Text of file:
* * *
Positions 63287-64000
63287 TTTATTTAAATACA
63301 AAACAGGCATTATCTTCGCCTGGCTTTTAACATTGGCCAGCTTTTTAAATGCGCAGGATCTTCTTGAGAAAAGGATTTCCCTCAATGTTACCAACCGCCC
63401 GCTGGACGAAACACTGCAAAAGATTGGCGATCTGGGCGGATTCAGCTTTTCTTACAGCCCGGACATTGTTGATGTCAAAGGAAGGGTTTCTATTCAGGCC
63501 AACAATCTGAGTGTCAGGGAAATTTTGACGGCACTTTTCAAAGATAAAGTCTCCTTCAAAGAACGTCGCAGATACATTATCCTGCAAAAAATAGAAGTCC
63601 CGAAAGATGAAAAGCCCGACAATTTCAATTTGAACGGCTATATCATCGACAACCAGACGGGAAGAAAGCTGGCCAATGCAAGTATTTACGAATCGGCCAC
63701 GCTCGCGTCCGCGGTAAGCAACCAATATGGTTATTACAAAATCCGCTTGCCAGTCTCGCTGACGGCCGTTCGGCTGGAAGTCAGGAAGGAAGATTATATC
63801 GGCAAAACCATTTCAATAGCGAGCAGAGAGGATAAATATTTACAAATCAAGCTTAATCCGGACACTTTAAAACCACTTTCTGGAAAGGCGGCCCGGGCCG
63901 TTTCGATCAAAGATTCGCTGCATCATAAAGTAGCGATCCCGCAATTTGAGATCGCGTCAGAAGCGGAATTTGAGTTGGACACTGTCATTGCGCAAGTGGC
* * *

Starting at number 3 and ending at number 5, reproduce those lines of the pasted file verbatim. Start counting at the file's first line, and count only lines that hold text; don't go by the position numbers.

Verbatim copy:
63301 AAACAGGCATTATCTTCGCCTGGCTTTTAACATTGGCCAGCTTTTTAAATGCGCAGGATCTTCTTGAGAAAAGGATTTCCCTCAATGTTACCAACCGCCC
63401 GCTGGACGAAACACTGCAAAAGATTGGCGATCTGGGCGGATTCAGCTTTTCTTACAGCCCGGACATTGTTGATGTCAAAGGAAGGGTTTCTATTCAGGCC
63501 AACAATCTGAGTGTCAGGGAAATTTTGACGGCACTTTTCAAAGATAAAGTCTCCTTCAAAGAACGTCGCAGATACATTATCCTGCAAAAAATAGAAGTCC